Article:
Standards should guide instruction but should not drive an over-emphasis on standardized assessments. Teachers need to be able to differentiate instruction and teach to the needs of the students, not to the test itself. A de-emphasis on high-stakes testing will allow teachers to fully implement more experiential, authentic work that accurately and reliably reflects student learning.
The COVID-19 pandemic forced many statewide assessments to be shortened or canceled for two years in a row. After two years without required, regular state tests, it’s time to look at state standards and assessments in a broader way.
Despite progress made in recent years, educators in New York continue to face enormous pressure to “teach to the test” in order to raise student test scores on statewide standardized assessments. Teachers regularly report that classroom instruction is almost solely focused on grades 3-8 statewide student assessments in order to avoid the punitive consequences of high-stakes tests for both individuals and for schools through receivership. As a result of this over-emphasis, students are often labeled early in the year, separated from the rest of their class, and sentenced to the drudgery of practice ELA and math tests at the expense of other learning opportunities in subjects such as social studies, science and the arts.
We started the year one stop from receivership so all the students who scored 2s on the state tests, and were known as easy to work with and ‘behaved,’ were slated for pull-out services to ensure ...
High-stakes tests lead to a downward spiral
We started the year one stop from receivership so all the students who scored 2s on the state tests, and were known as easy to work with and ‘behaved,’ were slated for pull-out services to ensure we had enough students move from 2-3 to keep us out of receivership. We did the same with the 1s, because we needed enough 1-2 movement as well.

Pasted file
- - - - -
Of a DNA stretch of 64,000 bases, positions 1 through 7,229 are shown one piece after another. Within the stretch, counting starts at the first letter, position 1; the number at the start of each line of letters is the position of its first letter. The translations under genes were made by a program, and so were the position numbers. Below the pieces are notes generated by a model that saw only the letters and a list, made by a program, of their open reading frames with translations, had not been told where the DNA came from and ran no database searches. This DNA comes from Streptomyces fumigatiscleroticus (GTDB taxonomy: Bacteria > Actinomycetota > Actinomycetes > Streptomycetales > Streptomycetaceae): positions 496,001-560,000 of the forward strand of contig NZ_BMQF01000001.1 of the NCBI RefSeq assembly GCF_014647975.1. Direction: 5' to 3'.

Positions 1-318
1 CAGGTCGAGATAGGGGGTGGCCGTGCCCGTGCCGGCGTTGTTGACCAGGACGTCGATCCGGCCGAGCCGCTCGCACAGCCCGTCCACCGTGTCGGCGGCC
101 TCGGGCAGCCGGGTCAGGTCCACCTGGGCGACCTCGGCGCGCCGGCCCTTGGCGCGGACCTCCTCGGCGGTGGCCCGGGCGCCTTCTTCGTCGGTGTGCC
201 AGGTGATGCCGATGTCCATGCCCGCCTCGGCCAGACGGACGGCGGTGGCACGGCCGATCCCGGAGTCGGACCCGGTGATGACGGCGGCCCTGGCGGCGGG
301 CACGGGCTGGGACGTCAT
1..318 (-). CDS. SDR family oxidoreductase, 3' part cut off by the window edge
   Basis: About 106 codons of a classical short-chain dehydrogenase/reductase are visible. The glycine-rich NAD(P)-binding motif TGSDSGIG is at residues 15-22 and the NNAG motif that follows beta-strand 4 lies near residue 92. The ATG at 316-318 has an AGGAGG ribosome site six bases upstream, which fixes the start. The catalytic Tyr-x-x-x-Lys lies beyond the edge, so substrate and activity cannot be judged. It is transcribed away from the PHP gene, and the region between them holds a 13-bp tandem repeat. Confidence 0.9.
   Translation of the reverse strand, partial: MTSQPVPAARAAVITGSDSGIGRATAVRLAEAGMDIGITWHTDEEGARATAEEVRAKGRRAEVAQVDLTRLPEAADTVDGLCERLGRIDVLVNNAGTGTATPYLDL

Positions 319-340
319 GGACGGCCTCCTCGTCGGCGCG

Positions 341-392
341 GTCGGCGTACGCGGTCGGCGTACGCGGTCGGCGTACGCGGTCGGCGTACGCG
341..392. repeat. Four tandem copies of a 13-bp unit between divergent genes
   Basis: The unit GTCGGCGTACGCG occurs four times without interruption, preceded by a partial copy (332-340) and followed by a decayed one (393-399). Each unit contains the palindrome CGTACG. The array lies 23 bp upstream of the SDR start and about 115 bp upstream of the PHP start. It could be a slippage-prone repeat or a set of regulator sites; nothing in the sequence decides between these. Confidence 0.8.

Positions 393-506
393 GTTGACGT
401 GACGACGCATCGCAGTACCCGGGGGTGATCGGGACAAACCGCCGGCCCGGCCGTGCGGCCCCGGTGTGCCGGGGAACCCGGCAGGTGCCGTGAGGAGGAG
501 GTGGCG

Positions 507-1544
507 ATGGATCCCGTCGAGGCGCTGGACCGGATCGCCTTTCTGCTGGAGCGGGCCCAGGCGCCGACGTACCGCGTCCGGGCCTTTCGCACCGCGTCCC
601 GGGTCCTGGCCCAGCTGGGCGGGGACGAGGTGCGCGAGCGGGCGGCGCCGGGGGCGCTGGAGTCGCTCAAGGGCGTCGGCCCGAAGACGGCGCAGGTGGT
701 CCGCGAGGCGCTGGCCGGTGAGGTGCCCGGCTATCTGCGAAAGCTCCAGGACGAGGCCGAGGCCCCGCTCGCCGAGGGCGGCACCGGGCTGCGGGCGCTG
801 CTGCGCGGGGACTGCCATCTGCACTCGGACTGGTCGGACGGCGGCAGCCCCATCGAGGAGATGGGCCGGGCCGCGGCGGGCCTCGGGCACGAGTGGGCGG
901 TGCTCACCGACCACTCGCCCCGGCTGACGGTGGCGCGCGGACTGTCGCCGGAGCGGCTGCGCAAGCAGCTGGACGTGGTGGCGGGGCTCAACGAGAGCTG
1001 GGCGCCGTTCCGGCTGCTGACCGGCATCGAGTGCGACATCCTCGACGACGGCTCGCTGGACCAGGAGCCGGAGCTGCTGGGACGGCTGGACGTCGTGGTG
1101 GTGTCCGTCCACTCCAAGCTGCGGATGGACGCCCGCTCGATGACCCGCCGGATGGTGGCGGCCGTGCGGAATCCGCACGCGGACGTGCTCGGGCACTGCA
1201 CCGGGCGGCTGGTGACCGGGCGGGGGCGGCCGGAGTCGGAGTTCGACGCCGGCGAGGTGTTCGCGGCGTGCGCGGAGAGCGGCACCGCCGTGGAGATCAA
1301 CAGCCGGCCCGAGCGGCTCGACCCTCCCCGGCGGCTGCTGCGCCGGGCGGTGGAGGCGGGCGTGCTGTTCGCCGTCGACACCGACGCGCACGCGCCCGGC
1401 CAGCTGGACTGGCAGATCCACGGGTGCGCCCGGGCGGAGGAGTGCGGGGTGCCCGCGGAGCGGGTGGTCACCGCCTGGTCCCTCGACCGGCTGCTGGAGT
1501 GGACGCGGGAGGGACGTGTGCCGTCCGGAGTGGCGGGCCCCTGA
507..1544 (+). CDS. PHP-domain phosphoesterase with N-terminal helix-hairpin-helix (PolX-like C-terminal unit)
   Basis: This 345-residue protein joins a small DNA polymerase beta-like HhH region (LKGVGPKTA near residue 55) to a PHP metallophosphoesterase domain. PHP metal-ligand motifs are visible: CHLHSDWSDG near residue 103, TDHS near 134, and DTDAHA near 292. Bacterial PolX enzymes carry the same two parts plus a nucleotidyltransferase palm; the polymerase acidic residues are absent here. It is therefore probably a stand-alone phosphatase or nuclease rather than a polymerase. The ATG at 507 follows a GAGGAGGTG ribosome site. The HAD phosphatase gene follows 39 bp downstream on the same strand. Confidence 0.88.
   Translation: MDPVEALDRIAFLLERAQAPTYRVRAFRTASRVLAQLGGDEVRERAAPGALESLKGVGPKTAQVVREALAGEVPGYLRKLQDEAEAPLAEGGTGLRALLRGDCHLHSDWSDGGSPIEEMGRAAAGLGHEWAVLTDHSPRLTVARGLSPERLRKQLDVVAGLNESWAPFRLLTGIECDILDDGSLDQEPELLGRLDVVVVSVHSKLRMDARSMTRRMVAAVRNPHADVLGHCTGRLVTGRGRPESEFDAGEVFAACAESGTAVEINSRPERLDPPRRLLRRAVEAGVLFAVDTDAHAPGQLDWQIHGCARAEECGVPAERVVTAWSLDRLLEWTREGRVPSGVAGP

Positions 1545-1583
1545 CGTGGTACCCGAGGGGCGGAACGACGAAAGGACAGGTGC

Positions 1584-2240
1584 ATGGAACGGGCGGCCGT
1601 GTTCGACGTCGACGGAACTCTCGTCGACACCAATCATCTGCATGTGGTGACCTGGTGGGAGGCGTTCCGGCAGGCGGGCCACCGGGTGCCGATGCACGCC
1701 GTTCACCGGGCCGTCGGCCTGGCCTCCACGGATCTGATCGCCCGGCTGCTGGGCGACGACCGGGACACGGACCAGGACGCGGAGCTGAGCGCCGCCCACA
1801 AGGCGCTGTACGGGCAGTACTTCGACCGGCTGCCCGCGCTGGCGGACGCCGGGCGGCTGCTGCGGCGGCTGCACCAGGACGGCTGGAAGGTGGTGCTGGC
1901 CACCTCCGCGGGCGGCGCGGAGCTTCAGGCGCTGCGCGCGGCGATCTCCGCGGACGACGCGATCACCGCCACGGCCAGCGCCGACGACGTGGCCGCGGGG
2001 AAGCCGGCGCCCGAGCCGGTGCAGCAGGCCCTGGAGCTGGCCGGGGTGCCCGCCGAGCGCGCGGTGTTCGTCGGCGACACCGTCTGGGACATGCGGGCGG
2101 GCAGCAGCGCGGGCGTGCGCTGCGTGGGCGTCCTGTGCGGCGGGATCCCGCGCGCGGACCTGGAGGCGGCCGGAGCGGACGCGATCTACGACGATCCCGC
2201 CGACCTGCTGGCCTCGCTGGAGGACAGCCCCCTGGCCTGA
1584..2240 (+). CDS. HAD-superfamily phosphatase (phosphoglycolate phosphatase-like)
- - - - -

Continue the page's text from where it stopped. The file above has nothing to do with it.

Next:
This plan consumed our school academic support staff – reading teachers, coaches, specialists – who weren’t able to work with our younger, K-2 students in need. This set up a continuing cycle of students who aren’t receiving the services they need in grades K-2, increasing the chances they won’t perform at grade level on the tests once they hit third grade.
This over-emphasis on high-stakes testing also affects staffing. When a school is facing receivership, many teachers apply to transfer out due to the uncertainty, fear and excessive paperwork obligations that come when your school is designated for receivership.
What that results in is a downward spiral. The receivership school loses experienced teachers, the very people the students need to bridge the academic gap the tests pointed out in the first place.”
~ Jason Valenti, Rochester Teachers Association
New York should repeal the receivership law to allow schools to better meet the individual needs of students and preserve a rich learning experience for all kids. Educators should be free to dedicate themselves to students and communities without the threat of involuntary, automatic transfers which disrupt year-to-year staff consistency and hamper strong relationships between school staff, students and families. Additionally, high stakes testing should no longer be required to be tied to individual teacher evaluation.
The Task Force supports substantive changes to the federally mandated grades 3-8 test scoring benchmarks to ensure the tests provide an accurate picture of student progress. The current benchmarks are invalid and mislabel kids. In addition, the tests should be developmentally appropriate, authentic and shorter.
High-stakes tests do not provide timely, meaningful data and simply do not meet the needs of families and educators. Teacher-generated, locally developed assessments are more authentic systems of assessment than high-stakes assessments crafted by corporate testing companies.
New York should make changes to the statewide grades 3-8 assessments, including making tests shorter and more developmentally appropriate, supporting efforts at the federal level to allow grade-span testing in lieu of grade-by-grade testing, and allowing locally determined screening and progress-monitoring assessments, that schools may already administer throughout the school year, to be used to meet federal mandates. These assessments provide more timely, reliable feedback to teachers and parents to monitor student progress and inform instruction. The Task Force recommends that NYSUT continue to work with NEA and AFT to secure changes to the federal testing mandate to allow these changes at the state level.
Not all children show mastery through traditional tests. The Task Force supports providing students with alternative methods to show that they meet graduation requirements – including approaches that focus on project-based instruction and the cultivation of true competency – in lieu of the current exam requirements.
The Task Force supports the State Education Department’s ongoing review of New York’s high school graduation requirements and the development and implementation of authentic assessments that focus on project-based instruction and the cultivation of true competency in a variety of subject areas.